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  1. #1
    Join Date
    Apr 2009
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    Ottawa, Canada
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    Timeout error occurred trying to start MySQL Daemon

    I just installed mySQL server on a brand new dedicated server and am getting Timeout error occurred trying to start MySQL Daemon. I have uninstalled and reinstalled it a few times and am still getting the same error.

  2. #2
    Join Date
    Apr 2008
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  3. #3
    Join Date
    Apr 2009
    Location
    Ottawa, Canada
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    This is the exact error
    Timeout error occurred trying to start MySQL Daemon

    I get it when I try to start the mySQL server.

  4. #4
    When connecting to a MySQL server located on the local system, the mysql client connects through a local file called a socket instead of connecting to the localhost loopback address 127.0.0.1. For the mysql client, the default location of this socket file is /tmp/mysql.sock. But sometimes many MySQL installations place this socket file somewhere else like /var/lib/mysql/mysql.sock.

    While it is possible to make this work by specifying the socket file directly in the mysql client command

    mysql --socket=/var/lib/mysql/mysql.sock

    it is not practical to type this in every time. If you must do so this way (because you don’t have permissions to the file in the solution below), you could create an alias in your shell to make this work (like alias mysql=”mysql –socket=/var/lib/mysql/mysql.sock” depending on your shell).

    It will be easy if you can make a simple change to the MySQL configuration file /etc/my.cnf that will permanently set the socket file used by the mysql client. After making a backup copy of /etc/my.cnf, open it in your favorite editor. The file is divided into sections such as

    [mysqld]
    datadir=/usr/local/mysql/data
    socket=/var/lib/mysql/mysql.sock

    [mysql.server]
    user=mysql
    basedir=/usr/local/mysql

    If there is not currently a section called [client], add one at the bottom of the file and copy the socket= line under the [mysqld] section such as:

    [client]
    socket=/var/lib/mysql/mysql.sock

    If there is already a [client] section in the my.cnf file, add or edit the socket line as appropriate. You won’t need to restart your server or any other processes. Subsequent uses of the mysql client will use the proper socket file.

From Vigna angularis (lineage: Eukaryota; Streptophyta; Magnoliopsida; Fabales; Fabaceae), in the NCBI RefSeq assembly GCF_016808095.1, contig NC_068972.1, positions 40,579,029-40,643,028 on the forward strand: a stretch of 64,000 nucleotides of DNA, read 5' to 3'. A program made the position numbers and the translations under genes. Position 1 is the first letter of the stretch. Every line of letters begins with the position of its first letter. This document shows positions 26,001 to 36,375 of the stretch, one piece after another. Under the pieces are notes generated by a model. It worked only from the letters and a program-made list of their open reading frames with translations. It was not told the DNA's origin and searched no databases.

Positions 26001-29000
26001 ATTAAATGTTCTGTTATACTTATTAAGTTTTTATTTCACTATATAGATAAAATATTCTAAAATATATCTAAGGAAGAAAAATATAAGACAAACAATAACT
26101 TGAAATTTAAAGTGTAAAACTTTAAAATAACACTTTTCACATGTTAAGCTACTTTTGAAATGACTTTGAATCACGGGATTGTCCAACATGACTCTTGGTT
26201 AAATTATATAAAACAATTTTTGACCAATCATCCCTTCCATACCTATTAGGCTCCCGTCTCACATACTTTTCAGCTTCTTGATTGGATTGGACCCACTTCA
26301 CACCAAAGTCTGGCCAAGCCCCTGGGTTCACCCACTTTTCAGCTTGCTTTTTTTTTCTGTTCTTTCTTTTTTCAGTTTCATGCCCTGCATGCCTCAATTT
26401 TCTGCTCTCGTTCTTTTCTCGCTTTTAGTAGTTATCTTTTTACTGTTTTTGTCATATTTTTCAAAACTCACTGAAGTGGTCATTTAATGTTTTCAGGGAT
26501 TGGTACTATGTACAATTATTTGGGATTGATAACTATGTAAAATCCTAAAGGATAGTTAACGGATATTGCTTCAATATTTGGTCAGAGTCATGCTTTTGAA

5. #5
    Join Date
    Apr 2009
    Location
    Ottawa, Canada
    Posts
    26
    Here is a screen sht of my current my.cnf file http://screenshots.squangle.org/2009-10-30_0424.png

    Here is a screenshot of the error I receive http://screenshots.squangle.org/2009-10-30_0427.png

  6. #6
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  7. #7
    Join Date
    Apr 2009
    Location
    Ottawa, Canada
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    there is no .err fiel, just mysql and test

  8. #8
    This is caused by the MySQL start up script incorrectly attempting to do a TCP port ping to contact the server. The solution is:

    1) Edit the script /etc/rc.d/init.d/mysqld.

    2) Search for the two mysqladmin lines with the word ping in them and insert the string “-u $RANDOM” before the word “ping”:

    if [ -n "`/usr/bin/mysqladmin -u $RANDOM ping 2> /dev/null`" ]; then
    if !([ -n "`/usr/bin/mysqladmin -u $RANDOM ping 2> /dev/null`" ]); then

    3) Restart MySQL.

    After doing this MySQL should function correctly even after a reboot.

  9. #9
    Join Date
    Apr 2009
    Location
    Ottawa, Canada
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    I took a look at that file and their was only 1 line with mysql admin in it, see screenshot
    http://screenshots.squangle.org/2009-10-30_0501.png

  10. #10
    Also checked the size of the partitions, sometime this might happens due to lack space in the /var partition so you need to reduce the size. Check this by using command,
    #df -h
    #cd /var
    #du - sh*

  11. #11
    Join Date
    Apr 2009
    Location
    Ottawa, Canada
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    /var is not mounted as a separate filesystem and this is a brand new server so it's still got a lot of space.

  12. #12
    Join Date
    Apr 2009
    Location
    Ottawa, Canada
    Posts
    26
    Problem solved by reinstalling the operating system and making sure that the data center didn't install anything but the OS.

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